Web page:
I found in the Craft Supplies catalog some cork 9” diameter by 3/8” thick for making a trivet. Sounded like a good project so I purchased three. Now with the need to edge glue some wood together so I could make some 10” discs to mount the cork in, I remembered doing this in the past to make some stave bowl bottoms. “Waste not and want not” and in the guise of cleaning up my shop, I located two discs. Being only 3/4” thick, I double sided taped a faceplate to each disc. Turned the rim true to 10” diameter. Now my largest chuck will expand into a 6” recess, but I wanted the bottom support rim to be closer to the 10” diameter so I left a 3/4” rim around the outside, then turned the 6” recess in the center. I then removed about 3/16” between the outer rim and the recess to insure the trivet was supported by the outer rim only. I removed the disc from the lathe and engraved what information I wanted inside the recess. put the disc back on the lathe and finish sanded the bottom and applied Shellac Friction Polish to the bottom. I then removed the faceplate and gripped the disc in the center recess. I now finished shaping the rim and turned a 1/8” recess in the top 9” in diameter to fit the cork.


I again applied Friction Polish as well as some Cordoba wax while leaving the 9” recess unfinished. I applied double-sided tape to the cork and pressed it into the recess. I then completed the second trivet. I found a scrap piece of beetle-kill pine, jointed the edges and glued up a 10” square blank and turned the third trivet.



Here’s a thought. There are several kinds of double sided tape and the hardware store variety of carpet tape won’t hold a disc to a face plate so you should always use the much more expensive “lathe approved tape” from your supplier of woodworking stuff. At my local True Value hardware store, I found some double-sided tape made by Nashua in Franklin, KY and it is carried in 2” wide rolls, and I prefer it for most projects. I didn't even think about it and used it on the faceplates and encountered no problems. I hopefully will remember to use my Lee Valley tape on faceplates in the future, but it worked well for the cork. For my jewelry boxes, I spray 3M glue on poster board and glue felt or velvet to the board which I then use double sided tape to adhere the sandwich to the box bottom or where required and this is my tape of choice.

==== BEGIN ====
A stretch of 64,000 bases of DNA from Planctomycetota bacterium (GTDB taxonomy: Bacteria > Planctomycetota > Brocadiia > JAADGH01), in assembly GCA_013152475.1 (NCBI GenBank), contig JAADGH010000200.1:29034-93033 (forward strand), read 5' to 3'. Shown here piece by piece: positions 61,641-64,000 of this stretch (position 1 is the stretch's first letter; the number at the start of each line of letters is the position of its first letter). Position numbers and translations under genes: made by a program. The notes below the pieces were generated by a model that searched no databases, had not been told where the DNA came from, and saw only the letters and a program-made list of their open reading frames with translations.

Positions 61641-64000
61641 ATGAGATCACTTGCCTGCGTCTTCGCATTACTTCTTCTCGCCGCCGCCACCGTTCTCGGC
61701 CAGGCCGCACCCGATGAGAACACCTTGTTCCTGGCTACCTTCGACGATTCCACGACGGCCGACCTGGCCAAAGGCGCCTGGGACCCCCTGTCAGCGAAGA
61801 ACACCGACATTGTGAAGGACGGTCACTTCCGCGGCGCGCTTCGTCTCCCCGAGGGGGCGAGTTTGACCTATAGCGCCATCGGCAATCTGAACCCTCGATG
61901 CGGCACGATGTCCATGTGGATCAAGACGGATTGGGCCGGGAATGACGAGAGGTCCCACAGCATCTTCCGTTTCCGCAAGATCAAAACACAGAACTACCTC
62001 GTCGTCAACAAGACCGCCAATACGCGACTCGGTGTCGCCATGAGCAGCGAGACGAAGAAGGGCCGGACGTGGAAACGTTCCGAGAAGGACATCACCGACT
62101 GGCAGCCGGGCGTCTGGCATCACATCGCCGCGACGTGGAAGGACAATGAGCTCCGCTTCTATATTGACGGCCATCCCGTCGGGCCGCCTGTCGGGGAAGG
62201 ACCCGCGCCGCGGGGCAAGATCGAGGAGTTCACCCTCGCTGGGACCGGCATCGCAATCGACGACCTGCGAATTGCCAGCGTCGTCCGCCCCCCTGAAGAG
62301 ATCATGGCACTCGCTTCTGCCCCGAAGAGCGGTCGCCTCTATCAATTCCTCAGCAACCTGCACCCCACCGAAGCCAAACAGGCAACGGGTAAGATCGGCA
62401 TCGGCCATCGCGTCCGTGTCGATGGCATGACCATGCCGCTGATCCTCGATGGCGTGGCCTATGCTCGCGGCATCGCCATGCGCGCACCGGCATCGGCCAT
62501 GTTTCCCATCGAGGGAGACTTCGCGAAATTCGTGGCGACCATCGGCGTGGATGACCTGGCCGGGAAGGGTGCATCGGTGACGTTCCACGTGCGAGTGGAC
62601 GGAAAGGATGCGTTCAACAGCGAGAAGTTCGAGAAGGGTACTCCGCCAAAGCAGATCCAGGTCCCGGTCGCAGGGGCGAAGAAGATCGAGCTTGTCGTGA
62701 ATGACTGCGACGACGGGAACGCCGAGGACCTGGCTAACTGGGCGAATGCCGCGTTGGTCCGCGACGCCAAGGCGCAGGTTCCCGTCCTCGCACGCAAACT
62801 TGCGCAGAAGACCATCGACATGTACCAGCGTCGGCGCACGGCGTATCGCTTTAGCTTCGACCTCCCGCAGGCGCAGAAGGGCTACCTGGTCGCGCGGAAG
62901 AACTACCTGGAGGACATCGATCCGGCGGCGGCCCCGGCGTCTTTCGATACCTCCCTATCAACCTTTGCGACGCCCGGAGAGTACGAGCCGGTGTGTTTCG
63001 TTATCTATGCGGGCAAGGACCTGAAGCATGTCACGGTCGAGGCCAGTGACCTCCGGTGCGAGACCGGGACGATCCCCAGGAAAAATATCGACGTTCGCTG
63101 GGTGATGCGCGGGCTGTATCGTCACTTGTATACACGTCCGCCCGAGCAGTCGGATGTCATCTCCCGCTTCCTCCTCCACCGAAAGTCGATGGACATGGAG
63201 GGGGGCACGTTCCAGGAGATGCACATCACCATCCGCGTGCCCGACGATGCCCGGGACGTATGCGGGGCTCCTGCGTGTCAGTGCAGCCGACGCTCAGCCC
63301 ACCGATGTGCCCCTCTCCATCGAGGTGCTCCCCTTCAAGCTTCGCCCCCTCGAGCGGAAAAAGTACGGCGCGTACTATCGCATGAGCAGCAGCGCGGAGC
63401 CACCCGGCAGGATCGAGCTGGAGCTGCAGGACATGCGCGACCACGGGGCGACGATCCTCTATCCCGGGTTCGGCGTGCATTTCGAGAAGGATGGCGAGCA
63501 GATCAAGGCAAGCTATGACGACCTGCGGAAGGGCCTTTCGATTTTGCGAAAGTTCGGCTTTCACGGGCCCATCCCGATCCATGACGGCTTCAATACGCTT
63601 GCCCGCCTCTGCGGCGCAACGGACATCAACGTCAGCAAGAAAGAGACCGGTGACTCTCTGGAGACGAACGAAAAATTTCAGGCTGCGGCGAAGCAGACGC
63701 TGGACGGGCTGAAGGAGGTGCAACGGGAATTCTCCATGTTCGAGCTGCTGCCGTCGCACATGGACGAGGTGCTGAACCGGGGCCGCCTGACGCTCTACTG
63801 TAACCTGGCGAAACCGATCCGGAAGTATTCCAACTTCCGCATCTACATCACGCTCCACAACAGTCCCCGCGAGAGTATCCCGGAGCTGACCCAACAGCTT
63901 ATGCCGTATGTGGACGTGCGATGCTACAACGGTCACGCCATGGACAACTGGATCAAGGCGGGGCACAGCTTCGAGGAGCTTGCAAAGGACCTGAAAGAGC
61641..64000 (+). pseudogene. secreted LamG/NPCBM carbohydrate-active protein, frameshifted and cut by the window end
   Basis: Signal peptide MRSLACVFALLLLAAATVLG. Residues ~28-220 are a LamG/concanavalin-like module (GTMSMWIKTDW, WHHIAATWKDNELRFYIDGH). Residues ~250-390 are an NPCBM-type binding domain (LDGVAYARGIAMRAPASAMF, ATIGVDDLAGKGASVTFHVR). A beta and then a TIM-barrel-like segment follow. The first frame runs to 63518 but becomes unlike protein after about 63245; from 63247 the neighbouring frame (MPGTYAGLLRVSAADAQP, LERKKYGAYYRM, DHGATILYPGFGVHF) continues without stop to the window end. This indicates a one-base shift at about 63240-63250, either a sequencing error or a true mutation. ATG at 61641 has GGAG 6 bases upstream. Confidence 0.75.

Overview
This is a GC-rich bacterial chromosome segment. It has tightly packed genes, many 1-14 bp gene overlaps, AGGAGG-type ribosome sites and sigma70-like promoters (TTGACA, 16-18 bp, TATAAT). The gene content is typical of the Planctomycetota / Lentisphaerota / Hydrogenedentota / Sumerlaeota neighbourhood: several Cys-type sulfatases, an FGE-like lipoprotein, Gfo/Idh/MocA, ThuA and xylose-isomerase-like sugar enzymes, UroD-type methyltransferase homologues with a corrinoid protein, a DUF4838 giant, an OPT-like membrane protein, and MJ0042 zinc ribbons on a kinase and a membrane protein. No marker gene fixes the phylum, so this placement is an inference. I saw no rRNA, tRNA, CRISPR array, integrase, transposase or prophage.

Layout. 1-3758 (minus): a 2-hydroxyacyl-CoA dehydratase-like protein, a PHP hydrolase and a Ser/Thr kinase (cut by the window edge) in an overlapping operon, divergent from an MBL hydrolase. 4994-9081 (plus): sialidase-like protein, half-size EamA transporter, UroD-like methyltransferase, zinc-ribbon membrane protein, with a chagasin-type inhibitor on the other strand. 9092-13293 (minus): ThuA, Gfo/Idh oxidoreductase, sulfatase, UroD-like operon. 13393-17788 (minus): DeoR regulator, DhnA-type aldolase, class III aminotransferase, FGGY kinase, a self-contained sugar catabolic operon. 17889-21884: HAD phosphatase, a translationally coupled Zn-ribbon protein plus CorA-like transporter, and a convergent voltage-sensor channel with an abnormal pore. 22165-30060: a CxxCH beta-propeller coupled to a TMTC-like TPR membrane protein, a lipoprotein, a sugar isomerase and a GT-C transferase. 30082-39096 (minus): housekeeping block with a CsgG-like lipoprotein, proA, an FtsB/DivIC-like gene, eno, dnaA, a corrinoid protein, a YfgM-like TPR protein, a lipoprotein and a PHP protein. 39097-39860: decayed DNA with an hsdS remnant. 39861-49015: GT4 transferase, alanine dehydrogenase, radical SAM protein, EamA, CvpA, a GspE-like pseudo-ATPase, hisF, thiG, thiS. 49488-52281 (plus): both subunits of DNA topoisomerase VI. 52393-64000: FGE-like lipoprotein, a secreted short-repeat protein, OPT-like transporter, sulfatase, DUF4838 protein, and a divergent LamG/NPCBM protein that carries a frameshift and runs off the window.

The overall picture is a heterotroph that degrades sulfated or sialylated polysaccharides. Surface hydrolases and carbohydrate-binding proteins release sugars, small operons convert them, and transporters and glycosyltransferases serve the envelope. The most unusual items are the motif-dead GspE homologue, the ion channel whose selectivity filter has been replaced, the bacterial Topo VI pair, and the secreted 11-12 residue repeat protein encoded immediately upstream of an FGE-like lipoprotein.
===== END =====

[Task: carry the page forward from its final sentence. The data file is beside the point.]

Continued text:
Going through a cabinet in the garage looking for something I never found, I did find two small cork trivets that I had purchased in the past so now I’m looking for scraps to glue up to make two more smaller trivets.



After some order problems with Penn State, I ordered three 4-in-one screwdriver kits from Craft Supplies. I got the kits but with no instructions or ferules. After making the handles, I epoxy’d the guts in and after the epoxy was hard I discovered that the screwdriver bit-shaft is direction sensitive and I had glued them in backwards. Now I had three screwdrivers that only the small bit could be swapped from flat blade to Phillips. You know that epoxy is really strong except when heated, so using a small torch, I heated the shaft until I could pull the guts back out. The epoxy cleaned off with a wire brush with no problems. When you glue it back together, the shaft needs to be in the insert as the shaft in the inside handle hole holds the insert in alignment while the glue dries. A little wax on the shaft keeps the epoxy at bay.



I have decided not to buy from the woodworking supply catalogs those copies the competitor that comes up with the original kit as they usually provide an inferior product for the same price. I have been buying my ice cream scoop kits from Craft Supplies, as theirs was stainless, not chrome or gold plated. Their latest catalog changed the description from stainless to “polished steel” so I had to call about it. I was assured that they were still stainless and when they arrived a magnet confirmed that they were. Being an old salt-water sailor, I do like stainless.


Jay